The bottles are routed off the conveyor onto the in-feed star wheel by a programmable logic controller (PLC) that directs the bottle movements. They index around the wheel to the vision-inspection station, where a strobe triggers the SCDI illuminator and the overhead control camera to capture an image of the bottle's seal surface, threads, and support ring.
The camera looks down on the illuminator, which is mounted above the bottles being inspected. Light rays from a fiberoptic light source reflect off a beamsplitter in the SCDI unit directly off the bottle top at nearly 90° (see Fig. 3). In this manner, specular surfaces perpendicular to the camera appear to be illuminated. Surfaces at an angle to the camera appear to be dark because nonspecular surfaces absorb light rather than reflect it.
The camera, made by Sony Electronics Inc. Visual Imaging Products Div. (Park Ridge, NJ), is an XCH-R300 1/2-in., progressive-scan CCD unit that provides a resolution of 782 × 582 pixels. The camera-enclosure/vision module also includes the NER illuminator and a 25-mm lens from Tamron USA Inc. (Commack, NY).
The Nerlite unit and the X-Strobe 400 light from PerkinElmer Optoelectronics (Fremont, CA) are connected by a quad-fiberoptic bundle supplied by Schott-Fostec (Auburn, NY).
The input/output rack serving the vision module houses the processors, frame grabber, and image-processing software. The elements in this rack communicate with the vision module, the overall ALPS 7385 rotary leak-inspection machine, and the PLC over a PCI bus connection (see Fig. 4).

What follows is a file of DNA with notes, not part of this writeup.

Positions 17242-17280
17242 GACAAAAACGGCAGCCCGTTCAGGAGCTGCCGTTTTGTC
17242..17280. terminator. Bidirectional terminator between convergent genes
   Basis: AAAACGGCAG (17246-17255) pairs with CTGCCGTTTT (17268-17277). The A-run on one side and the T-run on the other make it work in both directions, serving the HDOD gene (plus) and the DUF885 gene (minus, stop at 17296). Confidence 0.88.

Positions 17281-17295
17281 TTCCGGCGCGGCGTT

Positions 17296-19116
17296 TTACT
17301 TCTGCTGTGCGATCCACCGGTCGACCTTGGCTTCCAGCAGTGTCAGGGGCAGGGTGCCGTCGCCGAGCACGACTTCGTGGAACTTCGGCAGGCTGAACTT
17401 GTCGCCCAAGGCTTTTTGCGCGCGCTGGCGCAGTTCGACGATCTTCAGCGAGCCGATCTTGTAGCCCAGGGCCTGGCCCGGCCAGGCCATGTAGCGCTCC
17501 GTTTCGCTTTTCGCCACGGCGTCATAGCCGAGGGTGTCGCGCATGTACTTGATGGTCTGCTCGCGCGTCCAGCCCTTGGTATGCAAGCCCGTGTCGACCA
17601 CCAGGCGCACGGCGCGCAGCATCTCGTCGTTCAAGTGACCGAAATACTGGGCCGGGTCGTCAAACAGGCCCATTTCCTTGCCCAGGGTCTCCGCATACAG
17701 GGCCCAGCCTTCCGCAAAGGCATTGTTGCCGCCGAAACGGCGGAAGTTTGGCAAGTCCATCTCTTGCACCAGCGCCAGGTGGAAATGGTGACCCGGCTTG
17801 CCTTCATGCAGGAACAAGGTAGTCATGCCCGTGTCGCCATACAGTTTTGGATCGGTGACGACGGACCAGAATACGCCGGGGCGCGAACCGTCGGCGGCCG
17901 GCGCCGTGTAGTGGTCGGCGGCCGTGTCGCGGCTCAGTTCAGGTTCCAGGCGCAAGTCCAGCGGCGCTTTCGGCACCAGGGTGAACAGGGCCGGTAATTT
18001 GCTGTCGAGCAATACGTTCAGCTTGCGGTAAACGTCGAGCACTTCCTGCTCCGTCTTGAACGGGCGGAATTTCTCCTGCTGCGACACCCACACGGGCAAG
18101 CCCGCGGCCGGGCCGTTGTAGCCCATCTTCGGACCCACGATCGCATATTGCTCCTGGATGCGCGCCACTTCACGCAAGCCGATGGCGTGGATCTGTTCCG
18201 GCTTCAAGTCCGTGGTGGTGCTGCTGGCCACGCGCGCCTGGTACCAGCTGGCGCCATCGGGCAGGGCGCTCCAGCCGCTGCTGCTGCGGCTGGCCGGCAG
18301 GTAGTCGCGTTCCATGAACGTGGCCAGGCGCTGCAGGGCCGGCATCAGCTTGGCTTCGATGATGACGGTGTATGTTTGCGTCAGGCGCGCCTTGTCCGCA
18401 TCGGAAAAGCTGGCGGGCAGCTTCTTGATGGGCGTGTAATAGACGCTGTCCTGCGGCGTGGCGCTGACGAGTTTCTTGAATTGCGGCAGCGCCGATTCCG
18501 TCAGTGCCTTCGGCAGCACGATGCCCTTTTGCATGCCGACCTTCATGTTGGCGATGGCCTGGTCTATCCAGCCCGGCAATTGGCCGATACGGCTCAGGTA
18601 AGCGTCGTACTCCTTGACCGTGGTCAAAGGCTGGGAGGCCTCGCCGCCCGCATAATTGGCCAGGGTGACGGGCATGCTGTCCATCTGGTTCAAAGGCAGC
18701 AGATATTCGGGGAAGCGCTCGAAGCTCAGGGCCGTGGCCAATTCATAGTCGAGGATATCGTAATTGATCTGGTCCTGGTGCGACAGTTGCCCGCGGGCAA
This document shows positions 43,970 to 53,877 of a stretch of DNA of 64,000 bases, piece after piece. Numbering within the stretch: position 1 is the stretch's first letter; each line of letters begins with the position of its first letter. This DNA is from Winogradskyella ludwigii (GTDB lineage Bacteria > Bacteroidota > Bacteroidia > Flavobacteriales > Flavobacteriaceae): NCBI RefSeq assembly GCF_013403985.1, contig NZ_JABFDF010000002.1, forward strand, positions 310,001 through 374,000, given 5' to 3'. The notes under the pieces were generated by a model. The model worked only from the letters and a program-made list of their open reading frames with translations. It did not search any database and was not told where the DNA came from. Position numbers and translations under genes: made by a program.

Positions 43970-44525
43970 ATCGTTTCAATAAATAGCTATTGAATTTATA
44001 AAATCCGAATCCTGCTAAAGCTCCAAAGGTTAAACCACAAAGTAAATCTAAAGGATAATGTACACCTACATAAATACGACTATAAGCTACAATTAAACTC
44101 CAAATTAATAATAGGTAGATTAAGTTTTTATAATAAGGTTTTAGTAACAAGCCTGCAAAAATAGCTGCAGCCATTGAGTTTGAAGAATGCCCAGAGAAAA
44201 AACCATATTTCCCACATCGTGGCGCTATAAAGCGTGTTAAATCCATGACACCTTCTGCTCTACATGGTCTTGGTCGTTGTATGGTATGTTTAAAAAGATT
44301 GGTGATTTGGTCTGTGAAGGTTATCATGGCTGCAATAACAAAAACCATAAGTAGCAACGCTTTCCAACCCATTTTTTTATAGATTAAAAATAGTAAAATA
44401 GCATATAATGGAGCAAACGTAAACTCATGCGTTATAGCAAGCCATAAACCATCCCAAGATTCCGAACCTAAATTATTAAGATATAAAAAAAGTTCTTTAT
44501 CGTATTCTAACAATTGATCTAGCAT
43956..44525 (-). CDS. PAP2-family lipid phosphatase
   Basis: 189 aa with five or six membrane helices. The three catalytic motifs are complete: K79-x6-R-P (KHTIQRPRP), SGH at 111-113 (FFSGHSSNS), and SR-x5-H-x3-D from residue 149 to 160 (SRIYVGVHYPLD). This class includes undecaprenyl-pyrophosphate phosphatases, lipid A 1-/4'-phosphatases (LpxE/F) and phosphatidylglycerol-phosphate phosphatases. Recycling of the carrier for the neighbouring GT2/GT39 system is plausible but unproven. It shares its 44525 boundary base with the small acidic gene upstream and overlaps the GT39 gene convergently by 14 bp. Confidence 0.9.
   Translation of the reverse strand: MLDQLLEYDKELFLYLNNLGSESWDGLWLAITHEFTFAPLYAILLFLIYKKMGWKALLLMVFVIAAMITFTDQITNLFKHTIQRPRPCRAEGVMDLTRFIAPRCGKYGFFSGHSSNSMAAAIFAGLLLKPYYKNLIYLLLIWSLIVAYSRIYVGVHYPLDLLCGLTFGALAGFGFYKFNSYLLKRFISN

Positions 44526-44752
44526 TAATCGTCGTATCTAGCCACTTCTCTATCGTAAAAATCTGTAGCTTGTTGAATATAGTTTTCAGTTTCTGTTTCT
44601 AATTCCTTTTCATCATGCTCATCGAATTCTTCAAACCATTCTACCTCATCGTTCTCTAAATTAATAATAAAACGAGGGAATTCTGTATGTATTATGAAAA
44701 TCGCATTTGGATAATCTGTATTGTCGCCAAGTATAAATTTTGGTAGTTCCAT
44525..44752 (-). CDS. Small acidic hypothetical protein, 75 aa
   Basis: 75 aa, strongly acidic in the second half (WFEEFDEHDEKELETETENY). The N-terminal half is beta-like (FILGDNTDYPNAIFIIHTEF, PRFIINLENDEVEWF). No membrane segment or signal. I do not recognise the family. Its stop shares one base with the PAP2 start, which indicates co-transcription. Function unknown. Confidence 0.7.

An Intel Pentium 4-based rack-mounted PC running Windows 2000 is dedicated to image acquisition and processing. Images captured by the camera are fed to a Meteor-II frame grabber from Matrox Imaging (Dorval, QC, Canada). The image-processing software is Matrox Imaging Library version 7.0.
ALPS' Proctor says the company's second-generation vision system includes a main computer for graphical-user-interface control and for communication to the ALPS 7385 rotary leak-inspection machine and at least one PC dedicated strictly to image-acquisition and processing. "This setup results in faster throughput and enables the customer to make changes to product files on-the-fly [in the event a different bottle is to be inspected] because this is a continuous-motion inspection," he adds.